The Mind

Author: Daniel N. Robinson

Publisher: Oxford University Press, USA

ISBN: N.A

Category: Philosophy

Page: 388

View: 949

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At the end of the twentieth century, it might seem that questions about the nature of the mind are best left to scientists - psychologists, neurophysiologists, and even computer programmers. Modern technology has provided not only artificial versions of what seems to be highly developed `intelligence', but also high-fidelity imaging techniques for visualizing the human brain in action. How could the views of Aristotle or Descartes or Kant possibly contribute anything to debates about these issues, when the relevant neurophysiological facts and principles were completely unknown to them? As this Oxford Reader shows, the arguments of philosophers throughout history still provide essential insights into contemporary questions about the mind, and help to clarify the underlying scientific assumptions. Contributions from thinkers ranging from Plato and Locke to Roger Penrose and Oliver Sacks show that appreciating the full complexity of debates about consciousness, intelligence, and perception demands attention to fundamental questions which have occupied philosophers for over two thousand years.

Phantom of Chance

Author: John D Lyons

Publisher: Edinburgh University Press

ISBN: 0748653791

Category: Literary Criticism

Page: 240

View: 319

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Provides a new account of the crucial shift from the classical and medieval conception of Fortune to the modern notion of chance or randomness.

Descartes

An Analytic and Historical Introduction

Author: Georges Dicker

Publisher: Oxford University Press

ISBN: 0195380320

Category: History

Page: 344

View: 5108

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This new edition of Georges Dicker's commentary on Descartes's Meditations serves as an introduction to Descartes's philosophy for undergraduates and as a sophisticated companion to his Meditations for advanced readers, and it incorporates much recent Descartes scholarship.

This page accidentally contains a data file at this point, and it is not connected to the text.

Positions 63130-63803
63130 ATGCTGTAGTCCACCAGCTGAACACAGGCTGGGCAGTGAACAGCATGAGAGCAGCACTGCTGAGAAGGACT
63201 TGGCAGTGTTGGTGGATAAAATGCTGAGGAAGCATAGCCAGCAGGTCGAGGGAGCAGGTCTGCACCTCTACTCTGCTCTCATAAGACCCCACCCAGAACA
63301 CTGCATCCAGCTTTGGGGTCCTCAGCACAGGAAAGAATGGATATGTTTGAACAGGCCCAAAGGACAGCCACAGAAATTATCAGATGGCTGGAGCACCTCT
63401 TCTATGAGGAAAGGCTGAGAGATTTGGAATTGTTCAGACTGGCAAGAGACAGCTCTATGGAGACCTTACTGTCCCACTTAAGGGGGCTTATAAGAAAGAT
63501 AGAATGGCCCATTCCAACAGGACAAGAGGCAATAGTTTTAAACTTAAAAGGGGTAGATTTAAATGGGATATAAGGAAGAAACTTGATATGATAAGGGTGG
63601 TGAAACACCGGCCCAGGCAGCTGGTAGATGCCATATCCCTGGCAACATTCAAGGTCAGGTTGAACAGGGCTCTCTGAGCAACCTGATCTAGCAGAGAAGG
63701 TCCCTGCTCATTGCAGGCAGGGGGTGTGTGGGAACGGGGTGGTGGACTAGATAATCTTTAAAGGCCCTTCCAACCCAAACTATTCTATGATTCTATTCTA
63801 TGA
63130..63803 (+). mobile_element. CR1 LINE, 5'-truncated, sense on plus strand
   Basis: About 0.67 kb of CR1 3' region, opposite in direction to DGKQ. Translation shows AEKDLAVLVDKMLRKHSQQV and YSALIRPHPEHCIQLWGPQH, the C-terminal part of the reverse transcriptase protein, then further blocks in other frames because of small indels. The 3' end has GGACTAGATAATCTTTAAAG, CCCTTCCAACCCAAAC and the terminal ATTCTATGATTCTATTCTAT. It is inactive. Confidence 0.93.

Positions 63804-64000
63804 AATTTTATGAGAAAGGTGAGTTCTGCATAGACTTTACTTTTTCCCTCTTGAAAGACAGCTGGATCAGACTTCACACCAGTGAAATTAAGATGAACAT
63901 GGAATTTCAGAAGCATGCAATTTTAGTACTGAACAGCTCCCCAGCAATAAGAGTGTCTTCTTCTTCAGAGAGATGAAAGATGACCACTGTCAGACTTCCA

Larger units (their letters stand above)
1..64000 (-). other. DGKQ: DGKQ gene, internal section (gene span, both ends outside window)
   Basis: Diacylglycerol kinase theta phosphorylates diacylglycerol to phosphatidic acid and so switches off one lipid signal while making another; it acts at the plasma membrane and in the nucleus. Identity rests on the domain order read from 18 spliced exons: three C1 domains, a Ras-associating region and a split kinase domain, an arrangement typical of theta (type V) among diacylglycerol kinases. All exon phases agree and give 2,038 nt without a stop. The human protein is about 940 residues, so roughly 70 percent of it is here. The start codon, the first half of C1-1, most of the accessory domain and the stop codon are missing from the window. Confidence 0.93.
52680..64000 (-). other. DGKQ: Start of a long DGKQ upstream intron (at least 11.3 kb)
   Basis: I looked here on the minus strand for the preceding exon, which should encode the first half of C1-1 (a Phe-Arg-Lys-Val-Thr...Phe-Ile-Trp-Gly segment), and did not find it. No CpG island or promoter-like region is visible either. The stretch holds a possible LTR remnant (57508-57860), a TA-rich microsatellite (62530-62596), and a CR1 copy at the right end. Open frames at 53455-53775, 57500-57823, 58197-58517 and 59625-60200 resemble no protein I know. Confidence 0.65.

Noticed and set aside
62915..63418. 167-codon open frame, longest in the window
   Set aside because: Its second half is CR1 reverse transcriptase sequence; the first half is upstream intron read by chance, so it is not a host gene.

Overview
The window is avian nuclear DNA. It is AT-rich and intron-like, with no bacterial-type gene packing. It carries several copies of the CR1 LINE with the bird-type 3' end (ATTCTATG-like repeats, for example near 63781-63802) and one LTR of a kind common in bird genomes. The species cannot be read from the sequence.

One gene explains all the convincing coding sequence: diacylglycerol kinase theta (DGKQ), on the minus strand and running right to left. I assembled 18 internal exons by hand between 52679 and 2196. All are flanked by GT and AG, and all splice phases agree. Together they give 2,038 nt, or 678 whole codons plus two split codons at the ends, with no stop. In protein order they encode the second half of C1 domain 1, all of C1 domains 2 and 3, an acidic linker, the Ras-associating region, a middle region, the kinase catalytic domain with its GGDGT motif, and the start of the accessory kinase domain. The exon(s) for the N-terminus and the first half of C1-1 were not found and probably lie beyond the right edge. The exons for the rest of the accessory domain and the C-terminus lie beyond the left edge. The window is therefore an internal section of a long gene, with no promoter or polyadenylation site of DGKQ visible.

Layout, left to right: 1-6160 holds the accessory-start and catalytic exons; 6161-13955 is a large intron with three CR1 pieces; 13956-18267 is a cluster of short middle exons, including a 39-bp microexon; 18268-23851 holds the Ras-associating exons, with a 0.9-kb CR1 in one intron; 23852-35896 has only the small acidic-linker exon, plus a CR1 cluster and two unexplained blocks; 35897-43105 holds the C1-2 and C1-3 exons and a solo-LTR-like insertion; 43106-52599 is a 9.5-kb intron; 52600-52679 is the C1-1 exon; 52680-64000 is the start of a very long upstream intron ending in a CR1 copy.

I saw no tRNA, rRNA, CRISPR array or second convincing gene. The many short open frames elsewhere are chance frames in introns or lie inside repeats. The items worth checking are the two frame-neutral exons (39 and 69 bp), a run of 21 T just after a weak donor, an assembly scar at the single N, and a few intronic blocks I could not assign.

The Major Works

Author: Francis Bacon,Brian Vickers

Publisher: Oxford University Press, USA

ISBN: 9780192840813

Category: Literary Collections

Page: 813

View: 6556

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This authoritative edition was originally published in the acclaimed Oxford Authors series under the general editorship of Frank Kermode. It brings together an extensive collection of Bacon's writing - the major prose in full, together with sixteen other pieces not otherwise available - to give the essence of his work and thinking. Although he had a distinguished career as a lawyer and statesman, Francis Bacon's lifelong goal was to improve and extend human knowledge. In The Advancement of Learning (1605) he made a brilliant critique of the deficiencies of previous systems of thought and proposed improvements to knowledge in every area of human life. He conceived the Essays (1597, much enlarged in 1625) as a study of the formative influences on human behaviour, psychological and social. In The New Atlantis (1626) he outlined his plan for a scientific research institute in the form of a Utopian fable. In addition to these major English works this edition includes 'Of Tribute', an important early work here printed complete for the first time, and a revealing selection of his legal and political writings, together with his poetry. A special feature of the edition is its extensive annotation which identifies Bacon's sources and allusions, and glosses his vocabulary.

New Directions in Economic Methodology

Author: Roger E. Backhouse

Publisher: Routledge

ISBN: 1134864396

Category: Business & Economics

Page: 416

View: 5157

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In recent years there has been a flowering of work on economic methodology. However there is no longer any consensus about which direction this should take or, indeed, even what the role and content of economic methodology should be. This book reflects this diversity. Its contributors are responsible for the major developments in this field and together they give an account of all the major positions which currently prevail in economic methodology. These include attempts to rehabilitate the 'falsification' of Kuhn, Lakatos and Popper, sociology of knowledge approaches, different forms of realism, contributions from the 'rhetoric' project and other perspectives which view the economy as a text.